Yesterday I released build 325 of Kynetx Network Services (KNS) which includes a significant addition to the feature set of Kynetx Rule Language (KRL): persistent variables. Persistent variables allow KRL rulesets to store and react to data over multiple visits. This data isn't personally identifying information, but rather the kind of information that makes writing intelligent Web applications easier. Here's an example: an information box placed on a Web site can now have a "don't show this to me again" check box and act accordingly. Persistent variables, or just persistents, will ultimately come in two flavors: Entity variables store
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                          IIW IX Is Coming Up! Register and Spread the Word

                          The Ninth Semianual Internet Identity Workshop (IIW IX) is coming up in about 9 weeks: November 3-5 (Tuesday to Thursday) in Mountain View California at the Computer History Museum. It's time to register and to help us spread the word about the event. We are excited about all the developments in the industry with protocol evolution in the social web space AND larger and larger scale deployments of open identity technologies including OpenID and Information Cards. There will be much to talk about at this fall's event. We have low rates for early bird registration until September 16 then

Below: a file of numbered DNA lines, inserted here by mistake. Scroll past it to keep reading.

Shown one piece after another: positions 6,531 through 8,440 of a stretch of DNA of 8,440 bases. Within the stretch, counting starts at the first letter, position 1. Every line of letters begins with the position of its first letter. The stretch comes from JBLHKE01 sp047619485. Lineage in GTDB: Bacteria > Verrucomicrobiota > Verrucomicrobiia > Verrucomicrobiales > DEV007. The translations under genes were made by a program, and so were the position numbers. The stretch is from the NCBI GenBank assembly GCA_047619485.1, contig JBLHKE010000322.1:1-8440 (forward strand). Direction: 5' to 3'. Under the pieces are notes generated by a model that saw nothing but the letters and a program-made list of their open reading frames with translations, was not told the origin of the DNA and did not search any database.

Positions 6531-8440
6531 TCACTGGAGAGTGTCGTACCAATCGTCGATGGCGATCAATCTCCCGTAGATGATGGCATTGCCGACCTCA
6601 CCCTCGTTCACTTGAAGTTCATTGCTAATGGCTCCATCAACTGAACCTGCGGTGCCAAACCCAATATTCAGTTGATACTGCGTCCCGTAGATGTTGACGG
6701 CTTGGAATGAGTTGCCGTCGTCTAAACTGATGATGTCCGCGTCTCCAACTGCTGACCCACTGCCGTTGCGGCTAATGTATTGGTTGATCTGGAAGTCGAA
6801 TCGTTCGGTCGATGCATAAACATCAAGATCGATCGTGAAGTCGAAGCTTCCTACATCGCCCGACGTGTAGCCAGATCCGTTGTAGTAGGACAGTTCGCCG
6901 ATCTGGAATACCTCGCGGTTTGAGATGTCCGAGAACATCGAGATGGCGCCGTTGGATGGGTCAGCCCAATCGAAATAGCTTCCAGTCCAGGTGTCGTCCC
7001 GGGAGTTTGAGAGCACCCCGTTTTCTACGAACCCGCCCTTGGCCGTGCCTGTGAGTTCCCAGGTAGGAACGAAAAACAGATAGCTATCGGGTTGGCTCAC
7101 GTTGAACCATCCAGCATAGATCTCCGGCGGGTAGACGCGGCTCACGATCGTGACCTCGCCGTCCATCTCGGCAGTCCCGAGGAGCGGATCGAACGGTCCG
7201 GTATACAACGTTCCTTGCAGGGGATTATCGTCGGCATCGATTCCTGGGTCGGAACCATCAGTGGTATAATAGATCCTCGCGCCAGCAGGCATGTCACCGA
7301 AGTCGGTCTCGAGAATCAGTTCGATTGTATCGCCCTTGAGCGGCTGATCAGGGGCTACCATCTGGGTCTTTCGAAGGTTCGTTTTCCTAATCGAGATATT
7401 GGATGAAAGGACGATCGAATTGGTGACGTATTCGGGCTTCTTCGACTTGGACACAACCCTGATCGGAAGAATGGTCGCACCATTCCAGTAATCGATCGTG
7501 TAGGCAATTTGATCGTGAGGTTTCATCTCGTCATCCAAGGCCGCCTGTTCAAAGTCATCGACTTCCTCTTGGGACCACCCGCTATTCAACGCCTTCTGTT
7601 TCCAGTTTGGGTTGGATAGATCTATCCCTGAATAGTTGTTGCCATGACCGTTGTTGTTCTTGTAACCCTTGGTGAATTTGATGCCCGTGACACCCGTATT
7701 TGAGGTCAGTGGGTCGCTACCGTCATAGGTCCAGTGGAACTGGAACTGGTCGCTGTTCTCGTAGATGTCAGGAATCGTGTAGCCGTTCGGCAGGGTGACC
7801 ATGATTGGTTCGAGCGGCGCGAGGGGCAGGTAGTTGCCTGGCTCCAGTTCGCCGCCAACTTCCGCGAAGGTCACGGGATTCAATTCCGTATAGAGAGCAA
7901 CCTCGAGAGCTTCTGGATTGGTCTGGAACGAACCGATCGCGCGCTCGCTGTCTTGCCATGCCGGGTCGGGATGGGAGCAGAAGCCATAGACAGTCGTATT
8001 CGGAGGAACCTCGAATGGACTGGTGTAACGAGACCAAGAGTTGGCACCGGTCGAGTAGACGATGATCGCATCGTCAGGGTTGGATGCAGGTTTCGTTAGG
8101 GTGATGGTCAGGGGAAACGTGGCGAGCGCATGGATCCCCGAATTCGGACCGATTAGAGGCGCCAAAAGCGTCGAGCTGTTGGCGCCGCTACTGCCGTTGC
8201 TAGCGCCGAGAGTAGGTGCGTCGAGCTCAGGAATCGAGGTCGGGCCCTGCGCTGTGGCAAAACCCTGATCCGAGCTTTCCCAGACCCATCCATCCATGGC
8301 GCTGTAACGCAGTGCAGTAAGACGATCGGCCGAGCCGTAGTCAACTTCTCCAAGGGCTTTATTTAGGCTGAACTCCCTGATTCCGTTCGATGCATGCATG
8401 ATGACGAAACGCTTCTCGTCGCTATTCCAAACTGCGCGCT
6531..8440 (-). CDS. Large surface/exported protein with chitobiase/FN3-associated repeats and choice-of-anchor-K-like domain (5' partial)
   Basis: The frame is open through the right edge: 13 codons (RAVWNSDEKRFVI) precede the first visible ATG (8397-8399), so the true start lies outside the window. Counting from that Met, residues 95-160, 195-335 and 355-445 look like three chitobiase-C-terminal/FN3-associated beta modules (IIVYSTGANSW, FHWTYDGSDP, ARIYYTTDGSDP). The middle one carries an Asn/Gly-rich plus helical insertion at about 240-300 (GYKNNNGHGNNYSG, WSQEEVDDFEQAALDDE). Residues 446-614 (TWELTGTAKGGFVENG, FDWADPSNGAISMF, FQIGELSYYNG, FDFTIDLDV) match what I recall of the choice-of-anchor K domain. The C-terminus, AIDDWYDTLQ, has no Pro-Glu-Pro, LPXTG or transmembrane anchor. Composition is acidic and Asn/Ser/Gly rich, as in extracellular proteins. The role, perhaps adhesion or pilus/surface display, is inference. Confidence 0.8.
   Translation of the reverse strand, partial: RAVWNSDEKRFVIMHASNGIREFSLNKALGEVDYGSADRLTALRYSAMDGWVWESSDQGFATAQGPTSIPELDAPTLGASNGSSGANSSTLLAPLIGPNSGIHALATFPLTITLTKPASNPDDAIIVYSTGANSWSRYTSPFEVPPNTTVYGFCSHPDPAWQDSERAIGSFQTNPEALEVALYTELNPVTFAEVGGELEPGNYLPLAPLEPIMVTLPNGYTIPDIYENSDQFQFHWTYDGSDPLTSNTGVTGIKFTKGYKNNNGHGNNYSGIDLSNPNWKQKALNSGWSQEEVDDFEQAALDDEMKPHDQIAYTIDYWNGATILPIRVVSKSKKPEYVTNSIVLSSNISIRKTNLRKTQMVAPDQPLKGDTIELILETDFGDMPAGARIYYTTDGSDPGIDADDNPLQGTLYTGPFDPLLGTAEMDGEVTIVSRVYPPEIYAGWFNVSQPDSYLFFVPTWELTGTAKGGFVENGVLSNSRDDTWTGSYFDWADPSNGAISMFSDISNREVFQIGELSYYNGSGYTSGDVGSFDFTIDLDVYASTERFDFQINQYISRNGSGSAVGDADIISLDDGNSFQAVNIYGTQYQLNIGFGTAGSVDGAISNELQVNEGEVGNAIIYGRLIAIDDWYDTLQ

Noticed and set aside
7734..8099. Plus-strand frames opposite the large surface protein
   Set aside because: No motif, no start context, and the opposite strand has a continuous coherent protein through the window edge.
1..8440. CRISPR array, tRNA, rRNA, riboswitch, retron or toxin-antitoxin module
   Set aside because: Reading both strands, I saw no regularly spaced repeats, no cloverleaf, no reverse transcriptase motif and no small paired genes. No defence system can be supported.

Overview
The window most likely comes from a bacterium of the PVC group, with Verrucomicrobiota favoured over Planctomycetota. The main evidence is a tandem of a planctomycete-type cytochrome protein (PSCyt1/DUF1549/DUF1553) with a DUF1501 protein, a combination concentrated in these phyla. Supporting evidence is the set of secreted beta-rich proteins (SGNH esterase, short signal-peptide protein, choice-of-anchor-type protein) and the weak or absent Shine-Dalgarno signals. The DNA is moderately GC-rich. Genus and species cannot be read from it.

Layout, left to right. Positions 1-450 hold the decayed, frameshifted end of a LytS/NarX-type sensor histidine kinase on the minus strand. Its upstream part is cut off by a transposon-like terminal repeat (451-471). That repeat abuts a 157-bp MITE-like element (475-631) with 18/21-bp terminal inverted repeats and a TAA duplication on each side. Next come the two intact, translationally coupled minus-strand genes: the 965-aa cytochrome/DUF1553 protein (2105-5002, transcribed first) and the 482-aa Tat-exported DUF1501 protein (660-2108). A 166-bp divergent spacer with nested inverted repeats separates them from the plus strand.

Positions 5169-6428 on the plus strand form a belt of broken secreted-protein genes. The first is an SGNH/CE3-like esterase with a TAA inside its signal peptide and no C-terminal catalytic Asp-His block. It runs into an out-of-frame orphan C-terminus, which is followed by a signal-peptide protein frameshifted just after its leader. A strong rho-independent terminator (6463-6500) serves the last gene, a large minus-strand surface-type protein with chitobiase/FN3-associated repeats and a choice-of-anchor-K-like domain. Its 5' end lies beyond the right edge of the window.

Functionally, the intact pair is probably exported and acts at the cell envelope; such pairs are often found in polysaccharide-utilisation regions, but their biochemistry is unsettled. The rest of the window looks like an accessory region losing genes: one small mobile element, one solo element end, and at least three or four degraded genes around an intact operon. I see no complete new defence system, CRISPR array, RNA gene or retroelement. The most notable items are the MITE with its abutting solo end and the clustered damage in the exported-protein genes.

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                          Shift Index, Intense Competition, and Continual Innovation

                          Image by Joi via Flickr This morning, I was listening to John Hagel talk to Moira Gunn on IT Conversations. The topic was a recent report he, John Seely Brown, and Lang Davison wrote called the Shift Index (PDF). They spoke about how the Internet and computers are different kinds of technological change than, say, TV. TV wasn't a tool anyone could use. Computers are--and people do. Blogs, twitter, and social networks are examples of that. The result is constant change leading to intense competition. Moira talked about how one of her grad students has a little Web business